Frail and elderly Floridians whose disabilities require a nursing home level of care and who receive home and community based services (HCBS) through a Medicaid Managed Care Long-Term (LTC) plan have certain “rights” to continuous services. This Know Your Rights Q & A provides some examples of those rights and how to get help.
Q. My Medicaid LTC plan calls for 8 hours of personal care 7 days a week. I need help with many activities of daily living, including bathing, dressing and eating. However, my home health aid sometimes does not come, or comes late or leaves early. It has gotten worse with COVID. Is this supposed to happen?
A. NO. Medicaid managed care organizations (also called “MCOs” “HMOs” or “Plans”) must have a process for “immediately reporting any unplanned gaps in service delivery.” As part of this process, the Plan must prepare a “Service Gap Contingency and Back-Up Plan” for enrollees. A “gap” is the difference between the number of hours required by the care plan, and the number of hours actually provided. For example, if you are approved for 8 hours/day of personal care and the caregiver only shows up for 1 hour, that’s a gap of 7 hours. The MCO must ensure that gap services are provided within a three-hour time frame.
Q. What should be in the gap plan?
A. The gap contingency plan must inform the enrollee (or authorized representative) of resources available, including on-call back-up service providers and the “enrollee’s informal support system” in the event of an unforeseeable gap, such as a service provider illness or transportation failure.
Q. When I learned of my “right” to a gap plan and asked my case manager for one, she said it is up to me to write it and it should rely on my family. Is this right?
A. NO. That is not correct. The plan is required to prepare a “Service Gap Contingency and Back-Up Plan.” It is also important to know that the “informal support system” should not be the “primary source” for addressing a gap, unless that is the enrollee’s choice. The MCO must discuss the gap/contingency plan with the enrollee and ensure that the plan is updated quarterly.
Q. What can I do if I do not get a “gap” plan or it does not work?
A. You can file a complaint with the AHCA complaint portal. You may also want to contact the STORIES project, for example see the story of Alene.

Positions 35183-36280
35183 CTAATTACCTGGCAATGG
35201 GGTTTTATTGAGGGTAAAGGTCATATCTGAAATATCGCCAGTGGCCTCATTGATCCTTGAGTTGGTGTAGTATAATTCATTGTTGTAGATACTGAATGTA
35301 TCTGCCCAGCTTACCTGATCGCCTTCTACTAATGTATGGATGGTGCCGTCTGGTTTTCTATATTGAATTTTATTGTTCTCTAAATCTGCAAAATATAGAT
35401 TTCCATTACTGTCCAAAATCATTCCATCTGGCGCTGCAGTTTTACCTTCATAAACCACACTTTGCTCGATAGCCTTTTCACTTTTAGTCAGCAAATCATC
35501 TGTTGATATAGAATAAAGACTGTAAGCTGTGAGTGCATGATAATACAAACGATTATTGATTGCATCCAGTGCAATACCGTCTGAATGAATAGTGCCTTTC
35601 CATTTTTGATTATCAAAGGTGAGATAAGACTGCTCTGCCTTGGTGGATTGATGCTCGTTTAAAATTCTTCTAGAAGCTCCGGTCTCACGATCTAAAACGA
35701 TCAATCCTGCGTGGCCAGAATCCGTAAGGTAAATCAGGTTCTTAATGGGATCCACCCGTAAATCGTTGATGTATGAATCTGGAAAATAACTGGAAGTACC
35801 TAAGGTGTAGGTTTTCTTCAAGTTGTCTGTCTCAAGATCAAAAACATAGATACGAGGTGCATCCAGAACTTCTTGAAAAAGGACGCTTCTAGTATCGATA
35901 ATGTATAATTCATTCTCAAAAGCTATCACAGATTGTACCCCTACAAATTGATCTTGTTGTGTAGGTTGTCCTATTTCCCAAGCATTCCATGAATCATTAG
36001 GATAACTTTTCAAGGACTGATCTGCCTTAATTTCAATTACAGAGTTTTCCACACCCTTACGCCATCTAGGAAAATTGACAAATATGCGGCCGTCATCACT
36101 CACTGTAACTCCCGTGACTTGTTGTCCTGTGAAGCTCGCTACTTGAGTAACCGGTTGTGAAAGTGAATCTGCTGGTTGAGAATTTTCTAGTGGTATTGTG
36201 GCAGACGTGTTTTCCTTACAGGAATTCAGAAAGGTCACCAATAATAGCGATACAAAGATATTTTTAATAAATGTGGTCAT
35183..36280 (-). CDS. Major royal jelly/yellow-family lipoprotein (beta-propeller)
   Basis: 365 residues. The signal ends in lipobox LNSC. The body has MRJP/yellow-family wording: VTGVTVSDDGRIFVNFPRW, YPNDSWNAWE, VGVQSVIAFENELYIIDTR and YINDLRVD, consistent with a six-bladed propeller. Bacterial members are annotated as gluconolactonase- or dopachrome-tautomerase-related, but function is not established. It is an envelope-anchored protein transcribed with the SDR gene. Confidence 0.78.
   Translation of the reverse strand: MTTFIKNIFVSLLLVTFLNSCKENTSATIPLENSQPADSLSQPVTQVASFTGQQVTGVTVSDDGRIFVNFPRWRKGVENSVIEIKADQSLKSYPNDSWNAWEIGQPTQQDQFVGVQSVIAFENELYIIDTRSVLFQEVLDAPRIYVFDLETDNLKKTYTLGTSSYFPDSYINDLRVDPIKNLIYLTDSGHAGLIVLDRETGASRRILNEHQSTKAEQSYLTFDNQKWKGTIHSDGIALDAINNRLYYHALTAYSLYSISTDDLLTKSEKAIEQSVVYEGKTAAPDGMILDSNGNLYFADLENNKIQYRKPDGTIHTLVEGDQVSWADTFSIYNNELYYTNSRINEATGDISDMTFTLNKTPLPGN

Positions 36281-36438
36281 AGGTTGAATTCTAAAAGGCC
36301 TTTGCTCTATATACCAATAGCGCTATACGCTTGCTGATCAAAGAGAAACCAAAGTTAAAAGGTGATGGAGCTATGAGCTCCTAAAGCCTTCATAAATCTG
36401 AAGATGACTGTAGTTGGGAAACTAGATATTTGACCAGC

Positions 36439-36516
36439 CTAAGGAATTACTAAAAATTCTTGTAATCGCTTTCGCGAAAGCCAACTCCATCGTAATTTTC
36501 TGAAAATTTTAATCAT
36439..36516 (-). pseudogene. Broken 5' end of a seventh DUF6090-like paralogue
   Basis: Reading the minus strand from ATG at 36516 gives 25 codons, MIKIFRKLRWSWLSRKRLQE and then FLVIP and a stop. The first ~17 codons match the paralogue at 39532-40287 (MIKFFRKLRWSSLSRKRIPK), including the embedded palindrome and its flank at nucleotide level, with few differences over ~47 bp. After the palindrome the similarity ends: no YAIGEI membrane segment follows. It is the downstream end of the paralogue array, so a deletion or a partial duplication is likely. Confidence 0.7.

Q. My doctor writes prescriptions for my home health services on a monthly basis and sometimes there is an interruption in services while my home health provider and I are waiting for the prescription. What can I do?
A. You should let your doctor know that plans must approve coverage for “maintenance therapies” i.e. treatments that are supportive rather than corrective and that prevent further deterioration for no less than six (6) months.
Q. I live alone and have MS, which is getting worse. I am now paralyzed and need help with everything. I am currently getting 6 hours a day of home health services. However, about a week ago I got a notice in the mail that my managed care plan would be cutting my home services to 3 hours/day. I am afraid that I will not be able to safely stay at home and out of a nursing home without at least 6 hours. What can I do?
A. If you appeal within 10 days of the date of the notice, your home health service hours cannot be reduced while the appeal is pending. For more information on the right to appeal and how to do so, read this publication on grievances, appeals and fair hearings.
Q. How do I get more information or help regarding these rights?
A. This “Know Your Rights” publication is based on information in the Advocate’s Guide to the Florida Long-Term Care Waiver and in the consumer video for navigating the Florida Medicaid HCBS Program , prepared by the Florida Health Justice Project (FHJP).
While FHJP does not provide legal services or direct assistance to individuals, we do provide technical assistance to local legal services staff. You can find contact information for your local legal services office here.
If you are having difficulty getting needed HCBS services and want to “share your story,” you can contact the FHJP stories project here.
This material was prepared thanks to generous support from the RRF Foundation for Aging.
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